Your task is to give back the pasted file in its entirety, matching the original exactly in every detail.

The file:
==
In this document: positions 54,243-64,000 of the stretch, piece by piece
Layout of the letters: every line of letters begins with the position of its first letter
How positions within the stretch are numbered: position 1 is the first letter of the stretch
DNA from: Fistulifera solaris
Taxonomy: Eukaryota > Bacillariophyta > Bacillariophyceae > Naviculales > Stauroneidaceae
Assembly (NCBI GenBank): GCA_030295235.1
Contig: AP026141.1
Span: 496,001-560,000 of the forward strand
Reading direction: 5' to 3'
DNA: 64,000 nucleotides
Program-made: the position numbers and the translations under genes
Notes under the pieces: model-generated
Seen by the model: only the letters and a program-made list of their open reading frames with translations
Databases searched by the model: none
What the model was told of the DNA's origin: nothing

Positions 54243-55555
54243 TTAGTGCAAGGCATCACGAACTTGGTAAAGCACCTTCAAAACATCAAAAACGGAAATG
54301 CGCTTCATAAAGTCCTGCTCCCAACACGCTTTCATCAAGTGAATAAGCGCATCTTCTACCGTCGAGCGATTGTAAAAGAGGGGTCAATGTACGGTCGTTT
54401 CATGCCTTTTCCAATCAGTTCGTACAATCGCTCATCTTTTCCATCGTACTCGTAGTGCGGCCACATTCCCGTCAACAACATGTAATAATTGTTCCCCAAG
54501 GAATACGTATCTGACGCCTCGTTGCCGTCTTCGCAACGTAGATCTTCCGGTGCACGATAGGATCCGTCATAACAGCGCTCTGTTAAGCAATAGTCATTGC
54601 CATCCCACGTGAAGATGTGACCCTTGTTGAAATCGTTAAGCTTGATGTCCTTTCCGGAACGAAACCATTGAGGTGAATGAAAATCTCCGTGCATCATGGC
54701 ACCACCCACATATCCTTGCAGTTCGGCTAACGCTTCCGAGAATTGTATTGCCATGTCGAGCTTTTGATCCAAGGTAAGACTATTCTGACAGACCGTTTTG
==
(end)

In this document: positions 54,243-64,000 of the stretch, piece by piece
Layout of the letters: every line of letters begins with the position of its first letter
How positions within the stretch are numbered: position 1 is the first letter of the stretch
DNA from: Fistulifera solaris
Taxonomy: Eukaryota > Bacillariophyta > Bacillariophyceae > Naviculales > Stauroneidaceae
Assembly (NCBI GenBank): GCA_030295235.1
Contig: AP026141.1
Span: 496,001-560,000 of the forward strand
Reading direction: 5' to 3'
DNA: 64,000 nucleotides
Program-made: the position numbers and the translations under genes
Notes under the pieces: model-generated
Seen by the model: only the letters and a program-made list of their open reading frames with translations
Databases searched by the model: none
What the model was told of the DNA's origin: nothing

Positions 54243-55555
54243 TTAGTGCAAGGCATCACGAACTTGGTAAAGCACCTTCAAAACATCAAAAACGGAAATG
54301 CGCTTCATAAAGTCCTGCTCCCAACACGCTTTCATCAAGTGAATAAGCGCATCTTCTACCGTCGAGCGATTGTAAAAGAGGGGTCAATGTACGGTCGTTT
54401 CATGCCTTTTCCAATCAGTTCGTACAATCGCTCATCTTTTCCATCGTACTCGTAGTGCGGCCACATTCCCGTCAACAACATGTAATAATTGTTCCCCAAG
54501 GAATACGTATCTGACGCCTCGTTGCCGTCTTCGCAACGTAGATCTTCCGGTGCACGATAGGATCCGTCATAACAGCGCTCTGTTAAGCAATAGTCATTGC
54601 CATCCCACGTGAAGATGTGACCCTTGTTGAAATCGTTAAGCTTGATGTCCTTTCCGGAACGAAACCATTGAGGTGAATGAAAATCTCCGTGCATCATGGC
54701 ACCACCCACATATCCTTGCAGTTCGGCTAACGCTTCCGAGAATTGTATTGCCATGTCGAGCTTTTGATCCAAGGTAAGACTATTCTGACAGACCGTTTTG